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13 See Appendix B for a listing of medical centers providing pediatric sub-specialty services. These medical specialist lists are subject to periodic revision and updated lists may be requested by calling 217-785-8101. • Infants with family history of a disorder or those who appear symptomatic require consult with a pediatric medical specialist. These infants should be referred for medical evaluation and possible diagnostic testing regardless of newborn screening results or any IDPH recommendations offered on the report. Services for Infants with Sickle Cell Disease and Other Hemoglobin Disorders • Family education genetic counseling and diagnostic services are available to all families of infants with sickle cell disease other hemoglobinopathies and those who carry a hemoglobin disorder trait. o The Illinois Department of Public Health through grants to university- based medical clinics provides diagnostic and treatment services for infants and children identified with sickling hemoglobin disorders or traits. See Appendix B for a listing of medical centers providing pediatric hematology services or call 217-785-8101 for a listing of IDPH designated pediatric hematologists. o In addition by Memorandum of Understanding IDPH has joined with the Sickle Cell Disease Association of Illinois SCDAI to provide educational services to families of individuals with sickle cell diseases other hemoglobinopathies or traits. Please call 312-345-1100 to learn more about SCDAI services. University of Illinois at Chicago Division of Specialized Care for Children DSCC • DSCC provides payment for the initial diagnostic services for any infant with certain abnormal metabolic newborn screening results provided these services are coordinated by specialists jointly approved by IDPH and DSCC. o DSCC provides these services in conjunction with other third-party payers and remains the payer of last resort. o DSCC covers the ongoing medical care for infants and children diagnosed with metabolic disorders and in those cases in which the family meets certain eligibility requirements. o DSCC does not provide initial diagnostic services or ongoing medical care for infants and children with sickle cell disease and other hemoglobinopathies those who are carriers of a hemoglobin disorder or for children with endocrine disorders. Local Public Health Departments • The Illinois Department of Public Health works in cooperation with local public health departments to provide follow-up services to the families of infants with abnormal newborn screening test results and infants diagnosed with newborn screening disorders. In some cases the assistance of a local public health nurse may be requested in order to locate and assist the family in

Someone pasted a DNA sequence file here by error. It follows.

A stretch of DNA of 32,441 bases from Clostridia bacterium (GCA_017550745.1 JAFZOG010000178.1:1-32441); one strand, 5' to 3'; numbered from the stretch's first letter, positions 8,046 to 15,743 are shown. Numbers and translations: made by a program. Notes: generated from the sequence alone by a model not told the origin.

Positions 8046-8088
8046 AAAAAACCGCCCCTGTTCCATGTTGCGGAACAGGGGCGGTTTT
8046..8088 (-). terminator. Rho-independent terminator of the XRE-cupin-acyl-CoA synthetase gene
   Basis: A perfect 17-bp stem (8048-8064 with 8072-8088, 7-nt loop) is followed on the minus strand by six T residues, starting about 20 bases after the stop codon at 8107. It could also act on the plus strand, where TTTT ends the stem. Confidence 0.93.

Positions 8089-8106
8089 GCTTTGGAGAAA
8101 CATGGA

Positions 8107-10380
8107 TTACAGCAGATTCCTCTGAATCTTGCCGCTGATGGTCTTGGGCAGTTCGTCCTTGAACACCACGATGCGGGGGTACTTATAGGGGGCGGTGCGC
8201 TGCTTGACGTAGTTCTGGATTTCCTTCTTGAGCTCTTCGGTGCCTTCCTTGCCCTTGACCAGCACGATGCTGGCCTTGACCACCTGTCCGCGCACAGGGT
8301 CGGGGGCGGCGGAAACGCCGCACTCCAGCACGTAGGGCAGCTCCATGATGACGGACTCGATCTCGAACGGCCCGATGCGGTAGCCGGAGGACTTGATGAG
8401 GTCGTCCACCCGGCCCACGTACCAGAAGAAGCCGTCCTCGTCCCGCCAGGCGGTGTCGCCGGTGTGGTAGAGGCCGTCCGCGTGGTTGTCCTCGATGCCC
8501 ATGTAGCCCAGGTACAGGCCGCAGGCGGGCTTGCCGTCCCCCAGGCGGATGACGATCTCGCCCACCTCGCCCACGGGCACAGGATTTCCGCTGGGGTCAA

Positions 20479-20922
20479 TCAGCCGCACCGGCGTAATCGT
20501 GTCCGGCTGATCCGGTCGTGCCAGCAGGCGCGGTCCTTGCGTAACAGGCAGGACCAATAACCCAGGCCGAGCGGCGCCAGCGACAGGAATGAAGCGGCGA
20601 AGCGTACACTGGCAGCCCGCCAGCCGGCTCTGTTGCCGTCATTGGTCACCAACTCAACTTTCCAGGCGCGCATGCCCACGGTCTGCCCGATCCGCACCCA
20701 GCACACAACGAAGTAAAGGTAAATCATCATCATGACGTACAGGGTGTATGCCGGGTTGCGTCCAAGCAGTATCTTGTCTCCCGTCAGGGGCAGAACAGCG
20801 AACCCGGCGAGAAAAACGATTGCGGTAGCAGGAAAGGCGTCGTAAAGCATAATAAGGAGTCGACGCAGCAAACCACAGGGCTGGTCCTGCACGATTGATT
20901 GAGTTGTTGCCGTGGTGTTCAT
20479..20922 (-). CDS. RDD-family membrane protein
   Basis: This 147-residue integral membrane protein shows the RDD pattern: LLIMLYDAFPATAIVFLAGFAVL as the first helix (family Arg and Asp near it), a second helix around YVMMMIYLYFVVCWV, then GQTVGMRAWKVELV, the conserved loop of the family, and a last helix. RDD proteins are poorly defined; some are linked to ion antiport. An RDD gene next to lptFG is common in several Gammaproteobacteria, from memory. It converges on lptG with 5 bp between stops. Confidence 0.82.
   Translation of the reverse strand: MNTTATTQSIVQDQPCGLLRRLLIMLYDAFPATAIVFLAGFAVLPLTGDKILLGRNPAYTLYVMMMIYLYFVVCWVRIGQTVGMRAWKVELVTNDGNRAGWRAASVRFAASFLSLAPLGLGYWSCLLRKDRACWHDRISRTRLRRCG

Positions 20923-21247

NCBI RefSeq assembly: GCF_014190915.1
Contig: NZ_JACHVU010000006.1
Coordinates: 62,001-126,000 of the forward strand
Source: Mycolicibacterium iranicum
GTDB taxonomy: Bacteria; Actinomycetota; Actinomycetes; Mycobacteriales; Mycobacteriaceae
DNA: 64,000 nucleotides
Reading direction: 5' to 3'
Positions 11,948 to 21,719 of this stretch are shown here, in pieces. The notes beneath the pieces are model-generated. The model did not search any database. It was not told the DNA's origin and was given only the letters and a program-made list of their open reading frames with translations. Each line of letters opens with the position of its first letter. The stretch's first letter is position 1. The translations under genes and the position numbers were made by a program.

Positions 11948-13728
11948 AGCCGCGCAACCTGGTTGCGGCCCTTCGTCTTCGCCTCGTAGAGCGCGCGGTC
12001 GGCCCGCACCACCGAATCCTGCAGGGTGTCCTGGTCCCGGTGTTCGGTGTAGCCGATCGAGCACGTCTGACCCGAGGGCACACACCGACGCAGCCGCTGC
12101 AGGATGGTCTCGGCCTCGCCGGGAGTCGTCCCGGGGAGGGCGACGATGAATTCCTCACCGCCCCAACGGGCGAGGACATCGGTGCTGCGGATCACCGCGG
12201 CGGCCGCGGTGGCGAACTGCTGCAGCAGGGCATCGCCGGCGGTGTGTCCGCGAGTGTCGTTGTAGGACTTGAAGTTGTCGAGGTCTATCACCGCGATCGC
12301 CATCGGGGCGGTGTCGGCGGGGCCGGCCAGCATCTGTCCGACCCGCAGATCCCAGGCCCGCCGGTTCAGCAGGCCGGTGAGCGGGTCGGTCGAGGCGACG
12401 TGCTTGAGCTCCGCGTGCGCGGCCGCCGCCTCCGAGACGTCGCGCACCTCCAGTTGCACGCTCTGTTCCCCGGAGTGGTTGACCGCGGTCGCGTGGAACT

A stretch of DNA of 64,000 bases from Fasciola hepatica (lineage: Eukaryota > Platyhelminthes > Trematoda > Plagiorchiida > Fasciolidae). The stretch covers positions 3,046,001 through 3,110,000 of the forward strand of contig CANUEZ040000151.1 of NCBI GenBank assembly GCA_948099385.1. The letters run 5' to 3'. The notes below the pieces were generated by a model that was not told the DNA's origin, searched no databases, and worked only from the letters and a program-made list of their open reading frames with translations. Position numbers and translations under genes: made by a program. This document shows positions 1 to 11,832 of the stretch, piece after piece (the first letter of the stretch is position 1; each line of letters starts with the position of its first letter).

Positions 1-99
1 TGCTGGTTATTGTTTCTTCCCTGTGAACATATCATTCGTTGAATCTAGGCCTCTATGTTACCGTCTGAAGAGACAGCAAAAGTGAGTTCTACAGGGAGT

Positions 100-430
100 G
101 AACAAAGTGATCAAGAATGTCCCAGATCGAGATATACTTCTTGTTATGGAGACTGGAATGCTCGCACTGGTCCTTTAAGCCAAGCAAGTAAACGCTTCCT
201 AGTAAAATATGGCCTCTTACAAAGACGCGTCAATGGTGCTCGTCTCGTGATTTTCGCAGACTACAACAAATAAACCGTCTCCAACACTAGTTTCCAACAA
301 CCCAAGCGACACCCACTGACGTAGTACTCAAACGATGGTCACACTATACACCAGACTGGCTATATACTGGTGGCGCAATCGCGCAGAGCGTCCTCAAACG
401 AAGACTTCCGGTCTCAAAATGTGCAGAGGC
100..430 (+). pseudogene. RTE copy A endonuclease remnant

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14 obtaining necessary follow-up services. o IDPH program staff and the infant’s pediatrician may have difficulty locating the families of infants with abnormal test results or parents may not understand the importance of seeking additional medical care. o Following the diagnosis of an endocrine metabolic or hemoglobin disorder the pediatric medical specialist may recommend community support services for the families of children with these serious disorders. o On occasion as families relocate or change medical care providers the medical specialist may lose contact with the parents of children diagnosed with endocrine metabolic and hemoglobin disorders. The assistance of a local health department public health nurse may be requested to locate these families and assure continuity of long-term care for the children. o An updated list of local public health department contacts may be requested by calling 217-785-8101. Newborn Screening Disorders Amino Acid/Urea Cycle Disorders These disorders are inherited as autosomal recessive defects of amino acid metabolism. Each amino acid disorder is associated with a specific enzyme defect. Affected infants cannot properly metabolize certain amino acids resulting in elevated levels of the amino acid or metabolites in body